Moonflower (Moon vine, thorn apple, tropical white morning-glory, jimsonweed, evening glory) is a large and highly fragrant self-seeding plant originated to South and Central America. When the night comes, its white petals unfurl, and you can enjoy lovely, white, fragrant blooms until morning arrives.
In the 19th century, people organized night parties to have an opportunity to enjoy the fragrant, nocturnal blooms of this flower. Even today, when you give someone a Moonflower, you send a message about ‘dreaming of love.’
|Ipomoea alba (Calonyction aculeatum)|
|Annual or perennial flowering vine|
From summer to fall
|Even though Moonflower can tolerate part shade, it will thrive and flourish abundantly only in full sun|
|This plant prefers high temperatures and humidity. If you grow it in colder regions, you can do it in the period while the temperatures are at least 60 to 70 F (15. 5 – 21 C)|
|Your Moonflower will grow vigorous and healthy, no matter which type of ground you have in your garden. However, providing the fertile, well-drained, loam soil rich in nutrients is a better option|
The soil pH
|6.0 to 8.0|
It can survive a light frost, but can’t stand severe one
Roses, cardoon, spider flower, and flowering tobacco
|A young plant needs 1 inch (2.5 cm) of water a week until establishing. Water your plant at least once or twice a week, especially in summer|
|Feed Moonflower with a fertilizer high in phosphorus during a blooming season|
The genus name (Ipomoea Alba) of this plant comes from the Greek words ‘ips,’ which means – worm and ‘homoios,’ which means – resembling. If you know that ‘alba’ means – white, you can conclude that the name of this flower references to the color of blooms and the way underground roots sprawl.
You can grow Moonflower as a hardy plant if you live in a warm region, but it is just an annual cultivar in the States with a cold climate.
This vining plant grows fast and can reach incredible 12-18 feet (3.6 – 5.5 m) in a single year. Therefore, you should support it with a trellis or fence. In tropics, it can reach fantastic 70 feet (21 m) height.
With the 6 inches (15 cm) long trumpet-shaped flowers and large, heart-shaped foliage, Moonflower is one of the most beautiful plants you can grow in your garden.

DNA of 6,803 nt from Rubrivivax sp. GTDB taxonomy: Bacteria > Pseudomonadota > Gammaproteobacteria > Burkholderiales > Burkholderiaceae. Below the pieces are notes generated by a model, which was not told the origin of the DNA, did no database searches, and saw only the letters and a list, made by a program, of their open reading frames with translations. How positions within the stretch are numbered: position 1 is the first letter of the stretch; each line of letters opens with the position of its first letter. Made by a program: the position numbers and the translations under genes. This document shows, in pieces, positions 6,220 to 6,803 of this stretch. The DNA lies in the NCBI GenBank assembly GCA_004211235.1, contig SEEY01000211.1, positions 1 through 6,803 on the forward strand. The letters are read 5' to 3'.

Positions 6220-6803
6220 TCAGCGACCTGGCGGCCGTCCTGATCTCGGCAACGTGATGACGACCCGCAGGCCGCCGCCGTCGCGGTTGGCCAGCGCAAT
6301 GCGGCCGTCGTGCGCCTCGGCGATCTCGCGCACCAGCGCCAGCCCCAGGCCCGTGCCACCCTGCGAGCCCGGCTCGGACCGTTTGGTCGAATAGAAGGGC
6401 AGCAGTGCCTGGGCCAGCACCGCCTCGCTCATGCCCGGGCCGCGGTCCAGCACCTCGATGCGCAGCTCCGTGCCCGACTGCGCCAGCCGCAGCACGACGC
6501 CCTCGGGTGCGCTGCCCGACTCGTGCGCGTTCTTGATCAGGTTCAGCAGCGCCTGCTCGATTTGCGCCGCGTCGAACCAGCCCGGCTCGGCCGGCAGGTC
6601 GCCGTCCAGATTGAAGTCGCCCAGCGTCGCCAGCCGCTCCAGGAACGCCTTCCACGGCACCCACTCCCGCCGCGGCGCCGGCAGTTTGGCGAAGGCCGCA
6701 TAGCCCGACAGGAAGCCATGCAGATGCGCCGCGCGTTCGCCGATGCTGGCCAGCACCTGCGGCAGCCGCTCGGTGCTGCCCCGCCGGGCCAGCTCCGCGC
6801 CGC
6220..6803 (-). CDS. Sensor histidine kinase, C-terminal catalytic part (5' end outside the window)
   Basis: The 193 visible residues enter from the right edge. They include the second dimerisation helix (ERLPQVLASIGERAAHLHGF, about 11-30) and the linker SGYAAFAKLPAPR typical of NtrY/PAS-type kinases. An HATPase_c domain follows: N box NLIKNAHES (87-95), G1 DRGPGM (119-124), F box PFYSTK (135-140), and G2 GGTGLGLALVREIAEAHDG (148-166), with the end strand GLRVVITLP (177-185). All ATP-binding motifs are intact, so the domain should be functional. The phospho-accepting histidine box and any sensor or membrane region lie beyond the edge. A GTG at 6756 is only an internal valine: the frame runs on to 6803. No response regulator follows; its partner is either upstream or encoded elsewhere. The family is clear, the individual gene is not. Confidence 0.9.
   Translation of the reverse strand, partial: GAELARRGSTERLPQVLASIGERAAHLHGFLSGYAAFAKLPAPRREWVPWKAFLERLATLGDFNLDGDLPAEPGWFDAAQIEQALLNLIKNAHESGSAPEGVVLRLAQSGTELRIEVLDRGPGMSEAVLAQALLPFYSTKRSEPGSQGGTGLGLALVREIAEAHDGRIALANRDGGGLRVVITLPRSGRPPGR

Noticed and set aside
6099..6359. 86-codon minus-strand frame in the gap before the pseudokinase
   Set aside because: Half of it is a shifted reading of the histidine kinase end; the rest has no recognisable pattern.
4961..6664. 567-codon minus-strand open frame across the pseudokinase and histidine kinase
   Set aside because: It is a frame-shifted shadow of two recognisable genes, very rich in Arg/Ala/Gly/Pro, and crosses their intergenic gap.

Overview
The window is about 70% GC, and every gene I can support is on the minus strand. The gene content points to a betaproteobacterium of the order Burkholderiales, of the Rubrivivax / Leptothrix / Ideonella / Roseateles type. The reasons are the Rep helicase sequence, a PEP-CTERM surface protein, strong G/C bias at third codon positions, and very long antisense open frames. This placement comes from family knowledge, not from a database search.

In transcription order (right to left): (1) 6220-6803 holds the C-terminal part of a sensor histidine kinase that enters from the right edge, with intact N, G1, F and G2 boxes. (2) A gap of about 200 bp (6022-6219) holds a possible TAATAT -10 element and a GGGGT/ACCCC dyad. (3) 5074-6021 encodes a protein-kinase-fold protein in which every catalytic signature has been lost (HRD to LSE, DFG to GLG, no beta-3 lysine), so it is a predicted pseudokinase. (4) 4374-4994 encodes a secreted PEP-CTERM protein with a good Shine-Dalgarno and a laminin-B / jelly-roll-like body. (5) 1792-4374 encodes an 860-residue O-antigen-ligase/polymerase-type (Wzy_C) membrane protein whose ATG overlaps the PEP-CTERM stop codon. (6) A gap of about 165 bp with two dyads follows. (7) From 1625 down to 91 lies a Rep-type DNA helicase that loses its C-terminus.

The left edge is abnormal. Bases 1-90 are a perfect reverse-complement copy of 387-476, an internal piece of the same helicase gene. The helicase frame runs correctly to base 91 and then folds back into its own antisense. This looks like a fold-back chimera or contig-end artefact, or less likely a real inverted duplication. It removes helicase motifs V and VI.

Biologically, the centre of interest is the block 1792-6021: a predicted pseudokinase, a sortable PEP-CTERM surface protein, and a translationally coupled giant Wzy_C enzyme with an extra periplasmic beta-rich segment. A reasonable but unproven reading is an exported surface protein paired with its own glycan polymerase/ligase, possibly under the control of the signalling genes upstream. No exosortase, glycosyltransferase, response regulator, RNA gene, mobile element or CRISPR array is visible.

Plus, you will adore deep-green, 4 to 8 inches (10 – 20 cm) long leaves arranged on the milky-juiced, prickly stems.
I can highly recommend my favorite varieties of Moonflower and hope that you will love them as I do. If you choose ‘Blackcurrant Swirl,’ you will get a plant with double purple blooms arranged on the 5 feet (1.5 m) tall stem. On the other hand, there is a 4 feet (1.2 m) tall ‘Evening Fragrance,’ with marvelous pure-white flowers.
One more thing! These fantastic plants don’t bloom during the night without reason. It is necessary because their pollinators are night-flying insects, including the most important hawk moth. That means that the plant opens flowers at the moment when these insects are the most active.
Toxicity of Moonflower
It is not very clear how toxic Moonflower is. It seems that some species are more poisonous than others. However, keep your children and pets far away from this plant, and take care to prevent ingestion.
For example, Ipomoea Alba has just local effects and causes a skin rash. On the other hand, Datura Inoxia is highly toxic because containing dangerous atropine, hyoscyamine, and scopolamine.
How to Plant Moonflower
Propagating this beautiful plant is not a big deal at all. You can easily do it by yourself after deciding which way of planting fits you the most, and which variation of flower you prefer.
Propagating by seedlings
Since Moonflower is a perennial, you can propagate it by seedlings. Purchase some in a garden center or local nursery. You can also cut off vines from your own plant to an approximate length of 4 to 6 inches (10 – 15 cm) in late summer.